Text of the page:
Friday, February 24, 2006

checking in

Some of the stress that came out in my previous post has been dealt with now. Or at least a plan has been made for dealing with it. So that's good.

This morning I took stock of my proto-job-talk and the net result of my latest research binge. The proto-job-talk is actually in decent shape. Talking about my work in a different part of the country is going to require some additional information to be conveyed in the background sections, but I don't think I have to change much in terms of slides. And I am starting to identify some key graphs and results from my recent work that I'd like to talk about. Now I just have to get them looking pretty, be really sure of what they're telling me, and make sure I understand their context. Then I've got to figure out how to integrate them into the narrative arc of my talk. And then, practice, practice, practice...tinker, tinker....practice, practice, practice.

Don't expect to much of me in terms of posts in the next two weeks. Between the in-laws, the interview prep, and then the interview itself, I don't expect to have the bandwidth to write intelligent posts. But I will keep reading your blogs...


phd me said...

Glad to hear you're feeling better about your job talk! Good luck with the coming interview (and the in-laws).

volcano girl said...

We just finished a round of interviews for a permanant curator position at the museum. Amazingly, all three interviewees were women in the early stages of their careers - all with phds and postdoc experience. As a postdoc, myself, I paid close attention to their talks and interpersonal skills. I thought I would give a brief list of observations/advise to inspire you, Science Woman.

1. Enthusiasm goes a long way. Be sure to exude excitement for your own research as well as the ideas of your potential colleagues.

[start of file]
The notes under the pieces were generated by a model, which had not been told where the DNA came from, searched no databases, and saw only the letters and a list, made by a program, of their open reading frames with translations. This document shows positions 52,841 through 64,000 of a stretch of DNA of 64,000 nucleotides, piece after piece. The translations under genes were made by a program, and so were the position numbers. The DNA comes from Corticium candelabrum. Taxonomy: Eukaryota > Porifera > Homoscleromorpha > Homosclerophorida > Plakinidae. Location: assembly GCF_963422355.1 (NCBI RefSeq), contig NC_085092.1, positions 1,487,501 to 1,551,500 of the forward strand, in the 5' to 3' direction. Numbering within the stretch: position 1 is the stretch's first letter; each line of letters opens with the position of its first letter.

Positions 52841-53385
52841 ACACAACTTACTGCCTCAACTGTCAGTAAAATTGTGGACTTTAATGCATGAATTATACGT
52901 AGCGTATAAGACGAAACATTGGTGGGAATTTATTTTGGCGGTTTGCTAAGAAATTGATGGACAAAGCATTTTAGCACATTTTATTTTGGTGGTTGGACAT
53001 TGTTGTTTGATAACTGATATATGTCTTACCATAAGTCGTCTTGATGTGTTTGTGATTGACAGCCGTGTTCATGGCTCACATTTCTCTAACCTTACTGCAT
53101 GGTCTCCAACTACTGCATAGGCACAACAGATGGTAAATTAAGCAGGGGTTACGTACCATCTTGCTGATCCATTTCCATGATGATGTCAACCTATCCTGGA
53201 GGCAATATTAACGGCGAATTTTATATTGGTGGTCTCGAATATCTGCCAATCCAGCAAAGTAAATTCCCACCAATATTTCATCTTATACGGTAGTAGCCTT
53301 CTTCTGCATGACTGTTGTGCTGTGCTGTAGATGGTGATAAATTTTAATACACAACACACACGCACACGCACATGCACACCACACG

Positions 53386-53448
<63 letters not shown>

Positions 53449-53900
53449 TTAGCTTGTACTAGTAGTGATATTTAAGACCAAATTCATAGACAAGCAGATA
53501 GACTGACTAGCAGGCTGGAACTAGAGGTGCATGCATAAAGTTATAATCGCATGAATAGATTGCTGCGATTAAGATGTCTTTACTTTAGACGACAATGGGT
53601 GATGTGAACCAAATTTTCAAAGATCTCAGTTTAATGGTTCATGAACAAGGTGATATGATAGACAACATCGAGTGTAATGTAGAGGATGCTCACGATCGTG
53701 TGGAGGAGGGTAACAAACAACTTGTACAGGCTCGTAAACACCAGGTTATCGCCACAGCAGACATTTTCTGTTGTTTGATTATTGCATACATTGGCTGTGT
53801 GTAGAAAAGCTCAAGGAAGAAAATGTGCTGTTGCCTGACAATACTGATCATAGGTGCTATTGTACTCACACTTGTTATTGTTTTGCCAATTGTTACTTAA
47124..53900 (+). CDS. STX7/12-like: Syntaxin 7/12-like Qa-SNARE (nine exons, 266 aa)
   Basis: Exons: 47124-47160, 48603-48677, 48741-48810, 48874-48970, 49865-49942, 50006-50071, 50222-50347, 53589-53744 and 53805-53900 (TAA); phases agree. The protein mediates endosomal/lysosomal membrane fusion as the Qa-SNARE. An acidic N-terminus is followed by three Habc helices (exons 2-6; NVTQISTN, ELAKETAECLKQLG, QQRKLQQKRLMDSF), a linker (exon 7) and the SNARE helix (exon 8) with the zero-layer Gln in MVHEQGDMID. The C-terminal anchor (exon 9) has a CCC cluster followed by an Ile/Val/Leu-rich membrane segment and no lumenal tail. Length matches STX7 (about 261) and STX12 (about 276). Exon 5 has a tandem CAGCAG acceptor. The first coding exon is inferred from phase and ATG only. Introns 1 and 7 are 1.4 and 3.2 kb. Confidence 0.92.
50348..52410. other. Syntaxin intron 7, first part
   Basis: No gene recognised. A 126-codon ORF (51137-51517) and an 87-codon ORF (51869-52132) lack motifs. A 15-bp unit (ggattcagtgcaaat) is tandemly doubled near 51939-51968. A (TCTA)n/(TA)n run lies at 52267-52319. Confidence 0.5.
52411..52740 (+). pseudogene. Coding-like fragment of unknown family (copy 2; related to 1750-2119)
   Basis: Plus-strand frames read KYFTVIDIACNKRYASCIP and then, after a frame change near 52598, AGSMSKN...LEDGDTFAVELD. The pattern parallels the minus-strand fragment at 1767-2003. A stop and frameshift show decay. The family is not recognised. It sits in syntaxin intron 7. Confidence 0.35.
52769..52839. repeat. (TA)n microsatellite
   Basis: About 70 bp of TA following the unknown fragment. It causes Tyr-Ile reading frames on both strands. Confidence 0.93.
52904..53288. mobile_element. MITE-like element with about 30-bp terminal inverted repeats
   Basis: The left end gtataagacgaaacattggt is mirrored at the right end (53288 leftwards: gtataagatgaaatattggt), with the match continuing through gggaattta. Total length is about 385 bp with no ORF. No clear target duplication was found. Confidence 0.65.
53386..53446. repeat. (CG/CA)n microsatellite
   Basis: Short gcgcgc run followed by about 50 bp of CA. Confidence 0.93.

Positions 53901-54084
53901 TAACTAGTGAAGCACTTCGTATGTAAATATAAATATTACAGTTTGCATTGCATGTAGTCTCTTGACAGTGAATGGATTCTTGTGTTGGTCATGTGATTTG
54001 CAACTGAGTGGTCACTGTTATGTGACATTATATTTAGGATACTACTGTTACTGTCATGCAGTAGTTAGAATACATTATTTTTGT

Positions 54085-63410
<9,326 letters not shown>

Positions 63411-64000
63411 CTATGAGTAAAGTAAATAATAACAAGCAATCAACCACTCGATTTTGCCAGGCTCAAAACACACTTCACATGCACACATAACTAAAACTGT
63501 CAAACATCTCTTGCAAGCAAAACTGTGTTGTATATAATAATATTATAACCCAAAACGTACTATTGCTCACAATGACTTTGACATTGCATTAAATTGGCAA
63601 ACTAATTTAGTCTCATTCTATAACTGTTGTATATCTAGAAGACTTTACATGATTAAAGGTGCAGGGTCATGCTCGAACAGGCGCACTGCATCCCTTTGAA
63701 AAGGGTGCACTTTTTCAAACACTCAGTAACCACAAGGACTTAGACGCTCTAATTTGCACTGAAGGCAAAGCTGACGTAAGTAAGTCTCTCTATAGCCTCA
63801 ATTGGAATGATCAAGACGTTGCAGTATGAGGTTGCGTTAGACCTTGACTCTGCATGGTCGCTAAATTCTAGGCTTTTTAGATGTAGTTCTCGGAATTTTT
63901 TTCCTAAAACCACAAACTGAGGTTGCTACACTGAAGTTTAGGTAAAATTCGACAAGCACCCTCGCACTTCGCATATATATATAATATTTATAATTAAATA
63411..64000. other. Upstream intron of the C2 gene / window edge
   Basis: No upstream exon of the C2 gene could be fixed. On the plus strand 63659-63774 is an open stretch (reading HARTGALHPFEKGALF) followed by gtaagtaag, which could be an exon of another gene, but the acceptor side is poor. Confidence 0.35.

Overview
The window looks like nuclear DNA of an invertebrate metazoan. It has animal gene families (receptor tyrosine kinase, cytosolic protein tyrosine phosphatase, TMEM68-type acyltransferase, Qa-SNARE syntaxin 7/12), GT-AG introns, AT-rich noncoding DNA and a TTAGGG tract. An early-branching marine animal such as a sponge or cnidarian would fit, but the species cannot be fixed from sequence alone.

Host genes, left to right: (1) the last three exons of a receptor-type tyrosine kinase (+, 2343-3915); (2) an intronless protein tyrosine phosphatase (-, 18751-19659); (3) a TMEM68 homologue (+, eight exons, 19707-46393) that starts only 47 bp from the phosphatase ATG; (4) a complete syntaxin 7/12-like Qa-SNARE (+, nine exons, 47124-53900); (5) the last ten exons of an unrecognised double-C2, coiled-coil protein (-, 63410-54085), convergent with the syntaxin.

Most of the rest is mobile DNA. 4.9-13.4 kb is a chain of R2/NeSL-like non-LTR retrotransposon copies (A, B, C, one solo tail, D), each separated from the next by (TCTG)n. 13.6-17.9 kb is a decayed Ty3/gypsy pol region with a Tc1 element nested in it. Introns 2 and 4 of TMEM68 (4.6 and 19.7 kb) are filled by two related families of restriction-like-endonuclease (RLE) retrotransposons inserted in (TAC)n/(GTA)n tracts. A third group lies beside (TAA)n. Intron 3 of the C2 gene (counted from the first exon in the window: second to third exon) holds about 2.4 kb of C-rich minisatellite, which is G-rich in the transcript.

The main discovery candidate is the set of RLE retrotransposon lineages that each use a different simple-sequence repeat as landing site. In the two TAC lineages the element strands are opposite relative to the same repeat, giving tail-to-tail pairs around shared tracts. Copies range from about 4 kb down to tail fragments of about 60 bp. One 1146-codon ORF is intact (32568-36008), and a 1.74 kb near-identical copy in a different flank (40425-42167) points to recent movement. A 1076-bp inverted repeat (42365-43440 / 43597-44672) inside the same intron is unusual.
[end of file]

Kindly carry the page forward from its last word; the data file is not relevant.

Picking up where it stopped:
2. While they suggest that you give a general science audience talk, don't dumb it down. Present the real science and how it is important. Make the slides clear and present them clearly.

3. Be sure your science doens't neglect the complications in your research. Admit the short falls to your research and be willing to hear new ideas or brianstorm ideas for how to address the problems. Nobody's perfect and sometimes it takes a lot of different kinds of experiments to come up with a final answer.

4. Be interested in other people in the department. Introduce yourself and find out who everyone is. People will be flattered by your interest.

5. Have a good idea of what it will take for you to be successful at the insitution. What supplies, lab space will you need. Try to come up with a dollar amount for critical lab supplies. Also, have a good idea of where future funding will come from, even if you haven't been a PI yet.

6. Have a very good answer for the question "Why do you want to come here?" The answer should not be "because I hate where I am now" or "because I don't know where to go after I graduate." Focus on the positive aspects of the department - the location for future field work, the facilities, the people, the range of students, teaching.

7. Have confindence in yourself. Others can read it in your posture or speech patterns. Effervesce your intellect and special qualities.

GOOD LUCK! You rock, Science Woman! I'll be in touch.
xoxo, Volcano Girl

Writer Chica said...

Your readers have such great words of wisdom for you! You have my constant support, admiration, and encouragement. I'm rooting for ya! I'm always sending good vibes your way. When you go for your interview I'll be sure to redirect my vibe sender so they reach you there too!